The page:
Friday, March 07, 2008

Hep Cat FX

http://www.cartoonthrills.org/blog/Clampett/42HepCat/hepcatwireFXsmall.mov

Copy and paste the above url to see the animation. I can't get the direct link to work today for some reason...sorry


http://www.cartoonthrills.org/blog/Clampett/42HepCat/hepcatwireFXsmall.mov



Photobucket - Video and Image Hosting


Photobucket - Video and Image Hosting




http://www.cartoonthrills.org/blog/Clampett/42HepCat/hepcatwireFXsmall.mov


Photobucket - Video and Image Hosting


Photobucket - Video and Image Hosting


Photobucket - Video and Image Hosting


Photobucket - Video and Image Hosting


Photobucket - Video and Image Hosting


Photobucket - Video and Image Hosting


Photobucket - Video and Image Hosting


Photobucket - Video and Image Hosting


Photobucket - Video and Image Hosting


Photobucket - Video and Image Hosting


Photobucket - Video and Image Hosting


19 comments:

Raff said...

Nice. How did they make the brush strokes fade to transparent at the ends?

Bitter Animator said...

I'm curious about Raff's question too. I'm wondering how they got some of these so smooth given the methods that would have been available.

Ryan Cole said...

Looks like dry brush on cutouts were used to keep some form to the spinning, especially when the effect gets smaller. I absolutely love the instant no-nonsense cut to the tied up dog. No one frame to ease in to it, just spinning effects and he's there. It is giggle-worthy.

Lex said...

raff: It looks like a combination of dry brush and airbrush/frisket.

- Lex

The Butcher said...

I think the best part of this scene is when each of the characters arrives at the window before walking the string. They stop themselves short and it's like their bodies stretch and wobble forward. Something like that. Anyway, to me it's more like feeling the movement than actually seeing it. I've always loved Clampett's cartoons, but looking at it from an analytical perspective lets you see how amazing it is. The guy's like a god.

Whit said...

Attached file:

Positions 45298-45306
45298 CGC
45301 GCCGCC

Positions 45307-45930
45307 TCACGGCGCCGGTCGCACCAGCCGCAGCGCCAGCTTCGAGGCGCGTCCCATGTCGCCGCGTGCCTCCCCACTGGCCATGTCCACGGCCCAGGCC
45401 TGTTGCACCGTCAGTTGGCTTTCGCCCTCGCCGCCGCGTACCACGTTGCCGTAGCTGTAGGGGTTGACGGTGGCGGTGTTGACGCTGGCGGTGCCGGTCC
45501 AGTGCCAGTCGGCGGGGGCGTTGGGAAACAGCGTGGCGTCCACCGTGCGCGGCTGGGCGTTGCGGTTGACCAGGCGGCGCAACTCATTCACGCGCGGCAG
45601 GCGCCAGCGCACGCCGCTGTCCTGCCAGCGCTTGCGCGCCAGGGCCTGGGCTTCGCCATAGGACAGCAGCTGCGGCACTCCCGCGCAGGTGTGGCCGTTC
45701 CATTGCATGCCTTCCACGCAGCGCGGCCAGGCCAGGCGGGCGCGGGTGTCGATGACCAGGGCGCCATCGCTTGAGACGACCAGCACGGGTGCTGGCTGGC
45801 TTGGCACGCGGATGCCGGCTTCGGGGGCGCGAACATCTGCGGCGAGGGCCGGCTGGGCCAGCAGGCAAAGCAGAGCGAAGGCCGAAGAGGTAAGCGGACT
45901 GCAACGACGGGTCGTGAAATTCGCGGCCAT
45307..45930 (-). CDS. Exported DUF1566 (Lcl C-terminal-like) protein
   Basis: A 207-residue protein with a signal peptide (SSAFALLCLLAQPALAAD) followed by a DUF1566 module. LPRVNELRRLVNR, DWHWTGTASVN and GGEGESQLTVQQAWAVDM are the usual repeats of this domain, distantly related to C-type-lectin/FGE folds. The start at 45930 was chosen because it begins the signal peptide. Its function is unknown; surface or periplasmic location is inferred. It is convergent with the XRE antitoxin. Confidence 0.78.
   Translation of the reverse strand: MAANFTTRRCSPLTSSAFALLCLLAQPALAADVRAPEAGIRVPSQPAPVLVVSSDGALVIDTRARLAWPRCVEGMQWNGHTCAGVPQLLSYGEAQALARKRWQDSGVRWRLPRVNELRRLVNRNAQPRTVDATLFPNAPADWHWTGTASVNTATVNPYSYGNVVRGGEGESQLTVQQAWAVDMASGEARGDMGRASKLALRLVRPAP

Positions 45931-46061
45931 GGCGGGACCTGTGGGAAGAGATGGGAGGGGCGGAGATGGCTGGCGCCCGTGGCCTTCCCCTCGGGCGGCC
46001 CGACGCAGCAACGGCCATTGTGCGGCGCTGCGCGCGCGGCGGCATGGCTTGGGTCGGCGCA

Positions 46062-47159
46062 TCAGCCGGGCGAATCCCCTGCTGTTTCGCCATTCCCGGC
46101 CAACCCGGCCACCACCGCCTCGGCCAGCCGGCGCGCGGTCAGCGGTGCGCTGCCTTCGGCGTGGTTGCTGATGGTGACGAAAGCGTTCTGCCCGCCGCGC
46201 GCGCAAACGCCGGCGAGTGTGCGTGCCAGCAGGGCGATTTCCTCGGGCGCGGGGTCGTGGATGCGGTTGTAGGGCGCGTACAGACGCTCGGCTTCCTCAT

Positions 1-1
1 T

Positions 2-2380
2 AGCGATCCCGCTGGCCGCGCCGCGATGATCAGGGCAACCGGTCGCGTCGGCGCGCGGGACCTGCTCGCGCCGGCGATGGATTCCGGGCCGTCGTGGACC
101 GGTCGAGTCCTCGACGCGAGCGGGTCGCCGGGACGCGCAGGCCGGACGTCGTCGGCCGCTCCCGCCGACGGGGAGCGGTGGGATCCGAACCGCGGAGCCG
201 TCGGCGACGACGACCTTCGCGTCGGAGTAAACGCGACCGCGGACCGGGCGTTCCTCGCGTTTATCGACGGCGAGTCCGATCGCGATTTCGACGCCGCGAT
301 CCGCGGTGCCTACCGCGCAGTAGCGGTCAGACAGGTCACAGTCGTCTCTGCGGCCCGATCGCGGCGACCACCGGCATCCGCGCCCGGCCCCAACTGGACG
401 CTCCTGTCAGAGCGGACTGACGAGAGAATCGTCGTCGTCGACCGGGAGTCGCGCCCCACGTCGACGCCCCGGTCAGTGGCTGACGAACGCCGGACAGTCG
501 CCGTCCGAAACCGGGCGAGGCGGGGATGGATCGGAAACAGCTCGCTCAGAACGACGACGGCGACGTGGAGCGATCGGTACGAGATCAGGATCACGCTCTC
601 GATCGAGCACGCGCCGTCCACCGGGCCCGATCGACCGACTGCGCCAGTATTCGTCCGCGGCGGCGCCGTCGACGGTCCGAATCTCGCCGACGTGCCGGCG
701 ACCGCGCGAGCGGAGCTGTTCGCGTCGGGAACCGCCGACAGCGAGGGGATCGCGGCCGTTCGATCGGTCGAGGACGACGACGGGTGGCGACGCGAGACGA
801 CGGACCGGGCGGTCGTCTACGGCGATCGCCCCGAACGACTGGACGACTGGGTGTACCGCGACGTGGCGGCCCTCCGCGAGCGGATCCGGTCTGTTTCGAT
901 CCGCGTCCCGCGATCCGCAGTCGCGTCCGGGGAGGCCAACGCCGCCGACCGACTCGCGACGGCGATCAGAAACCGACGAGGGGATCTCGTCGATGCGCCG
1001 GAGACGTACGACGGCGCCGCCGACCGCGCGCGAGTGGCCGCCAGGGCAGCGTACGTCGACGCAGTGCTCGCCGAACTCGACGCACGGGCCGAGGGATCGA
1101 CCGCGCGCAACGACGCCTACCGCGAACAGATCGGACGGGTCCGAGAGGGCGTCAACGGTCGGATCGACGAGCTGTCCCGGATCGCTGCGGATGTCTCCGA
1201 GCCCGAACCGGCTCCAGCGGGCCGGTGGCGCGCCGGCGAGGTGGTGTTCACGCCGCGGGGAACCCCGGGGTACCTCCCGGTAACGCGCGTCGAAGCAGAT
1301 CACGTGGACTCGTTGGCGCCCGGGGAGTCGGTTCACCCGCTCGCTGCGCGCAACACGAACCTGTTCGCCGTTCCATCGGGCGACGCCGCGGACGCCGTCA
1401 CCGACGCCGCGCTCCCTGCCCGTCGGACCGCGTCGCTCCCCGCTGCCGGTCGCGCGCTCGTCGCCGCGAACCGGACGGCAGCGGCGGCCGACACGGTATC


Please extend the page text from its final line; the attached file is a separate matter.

The 1940's Warners drybrush/inkers were very skilled.

Anthony P. Rizzo said...

Hooray for brush stroke motion blur! I think they used magic Raff. Just a hunch...

David Germain said...

The bottom link doesn't work either. Oh well, this cartoon is also on DVD. It's certainly one of Clampett's best.

lastangelman said...

Absolutely breathtakingly immaculately fantastic! I'm sorry there wasn't anymore Bob Clampett Hep Cat cartoons.

Booo Tooons Ltd. said...

No chance they used an airbrush, right? Wait, I don't know if they were invented then.

Hrm.

- trevor.

Eddie Fitzgerald said...

What beautiful colors! I'd love to see a good color print of this on a big screen!

Juan Pablo said...

I love the tension lines around the rope, when the dog is all tied up.

Their gradual fade-out, when the dog opens his eyes, works worderfully to add tension.

They are a force acting on the rope, keeping it immobile, and when they disappear, nothing is holding the rope anymore, and all tension is released!

Roberto said...

This is what happens when dry brush and great animation are combined together. It almost looks like smear animation. Incredible...

Squishy Sqiggles said...

I know that I'm probably supposed to be looking at the spinning effects, but I really like the buildings in the bg. Really good colors and so subtle. ah.

The Jerk said...

trevor- airbrush was invented in 1879, according to the never-wrong wikipedia. :-)

at any rate, whatever method used, the technique and talent behind these effects is gargantuan.

littlearse said...

check out the rest of the cartoon - its filled with tons of nice speedlines! i love that they're colored - as opposed to just black

cemenTIMental said...

Nice! They held a drybrush frame for a bit too long tho!? :)

Jorge Garrido said...

Nice, it looks like Clampett figured out how to adapt abtract expressionism to cartoons.

Mitch K said...

How do you even begin to draw that to be painted??